The Avner Institute present a profound letter from the Rebbe to a philanthropist involved in Jewish causes in New York and Israel.
The Rebbe describes his thoughts on the Jewish Diaspora and the Kiddush Hashem made by Israeli Prime Minster Menachem Begin at the White House, July 1977, during his meeting with President Jimmy Carter.
By the Grace of G-d
17 Menachem Av 5737
Greeting and Blessing:
Thank you for your letter of July 22. I am pleased to note that you recall our discussion. However, your inference from the recent black-out in support of your thesis is debatable.
At any rate, following the example of your letter, I will also make reference to a recent event in support of my position. I have in mind the visit of Prime Minister Menachem Begin, and no doubt you also had an opportunity of meeting him and have evaluated the results of his visit to the USA.
One of the obvious elements of the Prime Minister’s visit is that it has demonstrated once again how vitally important it is for our people in the Holy Land to have strong and viable Jewish communities in the outside world. For, however important aliyah is, it would be a mixed blessing if it were to erode the Jewish voice and influence in such strategically important countries as the USA and others.
And speaking of the importance of Jewish communities in the Diaspora, the emphasis is not merely on numbers as they appear in a national census, but also and primarily on the quality of the Jewish population and leadership, namely, the extent to which Jews identify themselves with Jewishness and Jewish causes. Here again, as I pointed out in our discussion, it is not enough just to write a check—however indispensable financial assistance is, but it must be a more meaningful identification and personal commitment, touching deeply every Jew and reflecting in his daily life as a Jew.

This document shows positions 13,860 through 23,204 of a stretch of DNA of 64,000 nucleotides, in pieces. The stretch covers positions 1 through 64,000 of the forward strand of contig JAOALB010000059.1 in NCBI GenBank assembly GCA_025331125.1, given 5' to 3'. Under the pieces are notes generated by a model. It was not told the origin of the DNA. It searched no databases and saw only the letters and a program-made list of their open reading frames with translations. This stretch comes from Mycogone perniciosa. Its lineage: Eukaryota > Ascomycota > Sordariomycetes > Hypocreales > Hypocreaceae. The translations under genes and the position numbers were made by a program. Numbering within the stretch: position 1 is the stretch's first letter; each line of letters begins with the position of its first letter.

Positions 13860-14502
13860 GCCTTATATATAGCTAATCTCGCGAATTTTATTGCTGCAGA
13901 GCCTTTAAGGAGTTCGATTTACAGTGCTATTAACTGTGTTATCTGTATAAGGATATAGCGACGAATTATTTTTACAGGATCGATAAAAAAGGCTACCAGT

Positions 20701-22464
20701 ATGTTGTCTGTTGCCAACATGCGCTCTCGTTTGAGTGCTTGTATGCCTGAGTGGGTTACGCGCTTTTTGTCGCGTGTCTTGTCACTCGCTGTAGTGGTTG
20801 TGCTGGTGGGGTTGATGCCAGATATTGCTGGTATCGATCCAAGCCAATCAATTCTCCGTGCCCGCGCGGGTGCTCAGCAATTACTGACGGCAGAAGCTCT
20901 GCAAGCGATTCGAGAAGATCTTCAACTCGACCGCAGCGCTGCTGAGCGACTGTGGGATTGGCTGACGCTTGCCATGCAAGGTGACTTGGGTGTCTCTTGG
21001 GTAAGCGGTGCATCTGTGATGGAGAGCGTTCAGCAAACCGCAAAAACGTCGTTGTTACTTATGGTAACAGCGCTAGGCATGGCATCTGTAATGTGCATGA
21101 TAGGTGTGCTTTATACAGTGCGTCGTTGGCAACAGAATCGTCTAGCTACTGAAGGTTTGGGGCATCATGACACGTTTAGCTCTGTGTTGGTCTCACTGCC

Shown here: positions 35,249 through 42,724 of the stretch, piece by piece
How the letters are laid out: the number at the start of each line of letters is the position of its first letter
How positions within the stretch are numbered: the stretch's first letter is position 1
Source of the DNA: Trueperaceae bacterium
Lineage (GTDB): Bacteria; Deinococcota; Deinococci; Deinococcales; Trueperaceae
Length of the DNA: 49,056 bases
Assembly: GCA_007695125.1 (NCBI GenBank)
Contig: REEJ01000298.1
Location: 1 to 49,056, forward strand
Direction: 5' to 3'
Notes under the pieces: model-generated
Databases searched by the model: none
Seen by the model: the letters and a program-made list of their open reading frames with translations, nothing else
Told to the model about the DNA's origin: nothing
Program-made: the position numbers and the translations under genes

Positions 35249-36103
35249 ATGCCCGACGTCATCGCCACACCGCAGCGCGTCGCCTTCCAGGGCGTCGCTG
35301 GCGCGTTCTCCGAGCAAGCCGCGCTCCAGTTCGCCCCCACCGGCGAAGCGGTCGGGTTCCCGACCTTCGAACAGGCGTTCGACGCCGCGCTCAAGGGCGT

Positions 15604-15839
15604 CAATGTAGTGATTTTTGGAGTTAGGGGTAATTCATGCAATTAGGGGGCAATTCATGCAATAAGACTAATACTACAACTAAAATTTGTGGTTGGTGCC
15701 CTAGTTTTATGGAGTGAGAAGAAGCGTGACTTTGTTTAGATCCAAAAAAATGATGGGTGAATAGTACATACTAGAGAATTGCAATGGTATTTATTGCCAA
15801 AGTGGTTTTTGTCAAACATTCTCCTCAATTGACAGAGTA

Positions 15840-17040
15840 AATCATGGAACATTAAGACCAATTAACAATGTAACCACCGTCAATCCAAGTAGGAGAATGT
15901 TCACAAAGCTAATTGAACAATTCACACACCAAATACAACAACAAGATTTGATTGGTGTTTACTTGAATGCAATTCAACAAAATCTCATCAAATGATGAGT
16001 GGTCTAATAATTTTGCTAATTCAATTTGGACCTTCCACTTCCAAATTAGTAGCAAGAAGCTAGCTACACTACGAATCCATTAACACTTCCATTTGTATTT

Such identification is not limited to the home and synagogue or when one is in the society of fellow Jews, but it must be evident everywhere, even among non-Jews, and even in the White House, with truly Jewish self-respect and avowed trust in G-d, the Guardian of Israel, and with pride in our Jewish heritage and traditions—as was so eminently expressed in word and deed by Prime Minister Begin. It is the general consensus that this worthy deportment of the Jewish representative during his first encounter with the President of the USA had an immensely favorable impact and has established a personal rapport between the two leaders which will hopefully have far-reaching beneficial results also in terms of American support.
I trust you have followed closely the highlights and details of this visit and compared it with those of his predecessors. Here, for the first time, came a Jewish Prime Minister who declared in a loud and clear voice that he comes strengthened by the prayers of his fellow Jews at home and abroad and trusts in G-d and the security of his people that his mission will be successful. And, as you surely know, when he sat down to break bread with President Carter, he made sure that it would be a kosher meal, and as he put on a yarmulke and made a bracha and explained to the President the meaning of it. All of which has earned him the respect and admiration of the President and of all others who came in contact with him. Even from a pragmatic statesmanlike viewpoint this approach is bound to be a sure winner, though, regretfully, it had not been recognized by his predecessors.
To conclude on the concluding note of your letter, may G-d bless you with strength and wisdom to use your good offices and influence in the said direction, especially in view of your prominent position in the Jewish community.
With kind regards, and with esteem and blessing,
(the Rebbe’s signature)
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